Mountain-Prairie Region  Partners for Fish & Wildlife
Conservation Strategies


photo of mallards lifting off the waterSouth Dakota was historically characterized by vast expanses of native tall-grass and mixed-grass prairie. The eastern portion of the state is interspersed with high densities of small glacially derived wetlands, making this a vital portion of the famous "Prairie Pothole" Region. In 2000, over 3 million breeding duck pairs were surveyed in eastern South Dakota. While the ecology of South Dakota was historically defined by this unique combination of grassland and wetland resources, habitat loss has been significant and continues to change the character of this landscape. Over 30% of the prairie wetlands and over 40% of the state’s native prairie have been lost. In particular, native prairie loss continues to be a resource concern with over 750,000 acres of native prairie lost to other uses since just 1985. Once native prairie is lost, we currently do not have the ability or understanding to fully restore these unique systems. Native prairies are very diverse and complex ecological systems that developed over thousands of years consistently host over 100 native plant species and a host of uniquely adapted invertebrate assemblages.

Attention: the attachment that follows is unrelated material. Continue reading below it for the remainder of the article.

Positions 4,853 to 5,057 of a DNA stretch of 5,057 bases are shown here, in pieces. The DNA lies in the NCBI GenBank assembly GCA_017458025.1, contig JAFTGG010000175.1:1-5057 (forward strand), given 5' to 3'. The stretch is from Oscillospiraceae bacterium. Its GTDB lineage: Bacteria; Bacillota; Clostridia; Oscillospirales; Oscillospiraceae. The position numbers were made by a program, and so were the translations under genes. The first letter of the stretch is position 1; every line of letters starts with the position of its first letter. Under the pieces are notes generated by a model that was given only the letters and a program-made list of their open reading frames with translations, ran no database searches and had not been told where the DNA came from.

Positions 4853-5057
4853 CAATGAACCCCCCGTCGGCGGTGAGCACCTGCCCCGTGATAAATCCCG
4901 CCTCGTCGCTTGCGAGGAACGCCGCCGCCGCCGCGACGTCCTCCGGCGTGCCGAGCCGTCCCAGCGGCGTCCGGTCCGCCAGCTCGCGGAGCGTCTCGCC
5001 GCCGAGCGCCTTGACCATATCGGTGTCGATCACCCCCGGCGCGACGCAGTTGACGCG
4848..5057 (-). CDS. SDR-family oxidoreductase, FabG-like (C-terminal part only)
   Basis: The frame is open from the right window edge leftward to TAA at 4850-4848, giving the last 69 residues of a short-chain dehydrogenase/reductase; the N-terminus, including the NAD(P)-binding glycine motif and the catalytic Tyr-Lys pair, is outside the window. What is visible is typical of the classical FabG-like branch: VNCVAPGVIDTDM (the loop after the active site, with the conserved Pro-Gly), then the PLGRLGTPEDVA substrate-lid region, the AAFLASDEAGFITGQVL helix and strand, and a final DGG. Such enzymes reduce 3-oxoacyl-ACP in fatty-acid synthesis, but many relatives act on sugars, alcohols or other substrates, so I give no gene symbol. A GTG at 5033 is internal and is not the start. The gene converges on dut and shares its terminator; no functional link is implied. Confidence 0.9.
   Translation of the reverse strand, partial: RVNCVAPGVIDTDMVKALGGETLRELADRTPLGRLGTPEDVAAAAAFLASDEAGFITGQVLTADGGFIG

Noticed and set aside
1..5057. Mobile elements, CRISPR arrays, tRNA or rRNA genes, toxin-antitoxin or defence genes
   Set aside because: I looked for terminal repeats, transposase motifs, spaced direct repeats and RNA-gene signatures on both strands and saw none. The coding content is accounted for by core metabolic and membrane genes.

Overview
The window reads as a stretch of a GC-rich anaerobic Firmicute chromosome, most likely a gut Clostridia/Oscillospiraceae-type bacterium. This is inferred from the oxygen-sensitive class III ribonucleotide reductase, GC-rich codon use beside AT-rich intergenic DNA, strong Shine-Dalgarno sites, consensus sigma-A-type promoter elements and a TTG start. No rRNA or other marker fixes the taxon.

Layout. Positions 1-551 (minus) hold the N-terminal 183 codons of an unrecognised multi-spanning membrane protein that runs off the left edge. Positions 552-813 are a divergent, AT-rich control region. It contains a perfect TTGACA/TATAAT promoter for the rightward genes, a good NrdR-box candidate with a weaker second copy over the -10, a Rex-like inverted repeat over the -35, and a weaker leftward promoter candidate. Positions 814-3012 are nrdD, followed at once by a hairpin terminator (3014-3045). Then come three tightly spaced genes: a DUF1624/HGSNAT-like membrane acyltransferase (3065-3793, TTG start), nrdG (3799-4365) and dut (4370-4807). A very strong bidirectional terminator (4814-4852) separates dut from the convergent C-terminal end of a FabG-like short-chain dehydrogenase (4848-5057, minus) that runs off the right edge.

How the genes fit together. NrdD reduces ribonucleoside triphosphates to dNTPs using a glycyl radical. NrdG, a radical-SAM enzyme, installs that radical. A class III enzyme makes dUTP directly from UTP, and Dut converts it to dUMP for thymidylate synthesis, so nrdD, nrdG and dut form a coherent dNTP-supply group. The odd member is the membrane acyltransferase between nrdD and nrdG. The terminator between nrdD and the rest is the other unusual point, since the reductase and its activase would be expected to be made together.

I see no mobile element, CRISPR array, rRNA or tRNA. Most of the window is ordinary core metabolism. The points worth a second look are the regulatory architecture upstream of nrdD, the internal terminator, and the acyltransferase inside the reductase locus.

Conservation Strategies

photo of Partners staff discussing projects with South Dakota landowners photoThe primary conservation strategy of the South Dakota Partners for Fish and Wildlife Program is to work with local partner groups and landowners to foster actions that jointly further landscape conservation and sustainable agriculture. The cornerstone of this philosophy is based on a valuable partnership with the South Dakota Association of Conservation Districts and their member county Conservation Districts. This partnership has resulted in hundreds of jointly sponsored habitat projects and is a shining example of locally led conservation. County Conservation Districts have a proven conservation ethic and bring a critical degree of local knowledge and landowner support to resource issues. They literally serve as the local eyes and ears of the South Dakota Partners effort.

South Dakota prairie stream photoConsistent with this philosophy, the South Dakota Partners Program tailors projects to facilitate both resource conservation and sustainable agriculture. For example, wetland developments often provide waterfowl production, watershed restoration, and livestock water benefits, all on the same site. Likewise, rotational grazing systems help to simultaneously enhance native prairie plant communities and livestock performance. Furthermore, native grassland restorations provide immediate benefits to all guilds of ground nesting birds and are also greatly valued by ranchers as premium livestock grazing land. With the vast majority of South Dakota’s land in private ownership, these types of "win-win" projects are essential to an effective ecosystem conservation effort.

The average cost for Partners habitat restoration activities are:

  • $600/acre for wetland restoration
  • $150/acre for native grass seeding
  • $40/acre for grassland enhancement
  • $1,600/acre for wetland establishment

Future Needs

  • Restore or develop 20,000 wetland acres
  • Restore or enhance 200,000 grassland acres
  • Restore 50 miles of prairie streams
  • New partnerships with 5,000 landowners